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Water Campaign Alert in Rajasthan, India (concluded)

Lava ka Baas structure declared safe by team of experts
On July 19, a group of eminent persons visited the johad constructed by the villagers of Lava ka Baas in Alwar district. The johad has been constructed over a small nala that feeds into the river Ruparel along with several other nalas. Later the group met Rajasthan chief minister Ashok Gehlot to present their views about the issue of demolition of the Lava ka Baas water harvesting recharge structure.

Jal Swaraj
A report on the technical, legal and administrative issues concerning the johad in Lava ka Baas. Available on the web in the form of .pdf and .doc.

Rajendra Singh of the Tarun Bhagat Sangh has won the Magsaysay award for his efforts in water conservation, vindicating the villagers efforts to control their own resources.

Even as the Rajasthan irrigation department tried to demolish a people's johad, villagers in MP and Gujarat were scripting success stories in water management with government support.

At last, more official respect for water in India
For the first time in 50 years, several state governments in India are moving away from drought relief to drought mitigation. Andhra Pradesh, Gujarat, Madhya Pradesh and Rajasthan have actively pursued major rainwater harvesting programmes. The benefits have come quickly. The rains of June and July have already filled up tanks, ponds, earthen check dams and other structures.

The message of community based water harvesting is spreading - not just in India but also globally. The Food and Agriculture Organisation (FAO) now sees "increasing water harvesting and water conservation" as a key challenge for ensuring food security.

We received the background information below in an e-mail from the Centre for Science and Environment, New Delhi, and are reproducing it for your information.

The ultimate tyranny: The government claims it owns the rain


What do you say when the state declares that it has a right over every drop of rain? That every nallah(drain), dry or otherwise belongs to the state? That you can be arrested without a warrant if you so much as capture a raindrop that may fall in the catchment of a nallah?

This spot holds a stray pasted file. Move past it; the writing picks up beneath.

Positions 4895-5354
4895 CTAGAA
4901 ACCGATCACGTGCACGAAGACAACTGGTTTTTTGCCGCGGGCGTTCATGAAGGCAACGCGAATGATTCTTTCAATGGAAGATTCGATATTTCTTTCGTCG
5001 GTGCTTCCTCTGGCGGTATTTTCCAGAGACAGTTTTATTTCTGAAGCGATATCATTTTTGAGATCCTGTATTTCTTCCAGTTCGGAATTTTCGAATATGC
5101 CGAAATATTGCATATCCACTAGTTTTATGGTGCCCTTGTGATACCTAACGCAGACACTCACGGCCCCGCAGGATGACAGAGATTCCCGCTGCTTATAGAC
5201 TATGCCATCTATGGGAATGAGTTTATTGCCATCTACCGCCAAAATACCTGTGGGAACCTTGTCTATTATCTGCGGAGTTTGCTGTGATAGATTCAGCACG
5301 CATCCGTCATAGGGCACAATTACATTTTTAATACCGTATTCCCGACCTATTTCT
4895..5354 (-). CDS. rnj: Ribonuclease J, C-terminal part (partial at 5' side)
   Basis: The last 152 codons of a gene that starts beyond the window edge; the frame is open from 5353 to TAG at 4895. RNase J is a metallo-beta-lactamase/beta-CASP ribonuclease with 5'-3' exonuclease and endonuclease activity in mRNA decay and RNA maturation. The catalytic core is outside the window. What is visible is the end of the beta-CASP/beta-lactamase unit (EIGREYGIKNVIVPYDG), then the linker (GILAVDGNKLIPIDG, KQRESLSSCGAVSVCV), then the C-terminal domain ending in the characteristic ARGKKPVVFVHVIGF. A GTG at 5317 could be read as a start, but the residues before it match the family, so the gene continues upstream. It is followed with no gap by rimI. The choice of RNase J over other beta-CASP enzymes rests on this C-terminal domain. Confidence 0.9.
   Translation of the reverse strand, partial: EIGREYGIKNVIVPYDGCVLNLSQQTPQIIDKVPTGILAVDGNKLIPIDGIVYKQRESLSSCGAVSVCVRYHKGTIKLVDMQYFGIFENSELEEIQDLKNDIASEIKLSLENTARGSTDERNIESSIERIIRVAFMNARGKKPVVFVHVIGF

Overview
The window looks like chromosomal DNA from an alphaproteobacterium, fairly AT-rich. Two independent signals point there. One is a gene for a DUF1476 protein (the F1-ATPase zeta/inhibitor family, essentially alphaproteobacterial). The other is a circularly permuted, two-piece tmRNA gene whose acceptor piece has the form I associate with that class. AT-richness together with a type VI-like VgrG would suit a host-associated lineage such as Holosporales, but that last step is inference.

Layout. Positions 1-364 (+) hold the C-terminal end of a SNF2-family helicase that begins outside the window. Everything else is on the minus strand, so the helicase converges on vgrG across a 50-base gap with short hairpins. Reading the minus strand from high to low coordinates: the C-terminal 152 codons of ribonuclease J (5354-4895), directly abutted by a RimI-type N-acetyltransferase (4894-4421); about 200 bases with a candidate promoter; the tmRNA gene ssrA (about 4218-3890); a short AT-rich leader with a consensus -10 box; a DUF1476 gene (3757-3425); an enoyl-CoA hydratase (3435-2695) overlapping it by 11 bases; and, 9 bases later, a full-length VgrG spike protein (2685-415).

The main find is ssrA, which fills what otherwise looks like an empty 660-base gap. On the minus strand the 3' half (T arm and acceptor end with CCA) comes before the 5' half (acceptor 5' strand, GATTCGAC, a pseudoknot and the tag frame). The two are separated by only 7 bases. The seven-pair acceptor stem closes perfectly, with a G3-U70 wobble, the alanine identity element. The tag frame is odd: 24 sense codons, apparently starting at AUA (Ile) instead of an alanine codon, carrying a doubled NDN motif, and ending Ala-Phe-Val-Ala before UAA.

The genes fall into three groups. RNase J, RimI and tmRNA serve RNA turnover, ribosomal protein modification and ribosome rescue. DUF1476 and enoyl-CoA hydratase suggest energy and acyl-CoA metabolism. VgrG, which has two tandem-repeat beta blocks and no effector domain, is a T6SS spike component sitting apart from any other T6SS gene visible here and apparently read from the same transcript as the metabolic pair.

The Rajasthan state government is bent on destroying the earthen check dam built on the river Ruparel by the villagers to capture the rain. Their strategy is simple: Rather than risk the backlash of actually demolishing the structure, the irrigation department engineers are forcing the villagers to reduce the height of the spillway to an extent that it will effectively render the structure redundant.

Terming the efforts of the villagers as illegal, the state irrigation minister, Kamla Beniwal, has gone so far as to declare that every drop of rain belongs to the government.

As recent as March, Lava ka Baas village in Thanagazi tehsil of Rajasthan was like many other water-scarce villages in the country: facing the devastation caused by drought for the third year. With a population of about 500 and only one water source, agriculture was a distant dream. Many hectares of farmland lay bare.

But on March 12, 2001, the villagers started work on what they thought would change their destiny. They began constructing a johad. The villagers were optimistic and united in their intent. They had been convinced of the wisdom of building a johad or check dam on a tributary of the Ruparel right on the top of its watershed by the workers of Tarun Bharat Sangh (TBS), a non-governmental organisation based in Alwar.

It is because of this faith that the poor villagers contributed Rs 3 lakh of the Rs 8 lakh that was required for johad construction purposes. The remaining Rs 5 lakh was donated by a businessperson from Churu district. The johad was completed in a record time of less than four months. Gopal Singh of TBS, a veteran gajdhar or rural enginneer, with many johads to his credit helped design the johad.

And then the irrigation department landed up at the johad site with the objective of demolishing the structure. Why? Because the johad violated an agreement on water sharing signed between the princely states of Alwar and Bharatpur in 1910. The modus operandi: That the structure is unsafe.

The villagers were up in arms and gathered at the site determined not to let the government destroy what had given them something so precious as water. Sensing the mood, the officials changed their tactics. They declared the structure unsafe and asked the villagers to reduce the height of the spillway to a point that would make the structure redundant. The villagers are standing vigil over their structure.

The Centre for Science and Environment (CSE) has been consistently promoting the paradigm of community rainwater harvesting as the paradigm to fight drought and alleviate poverty. So when on July 1, a disturbed Rajendra Singh of Tarun Bharat Sangh called up, CSE chairperson Anil Agarwal and director Sunita Narain, CSE decided to intervene.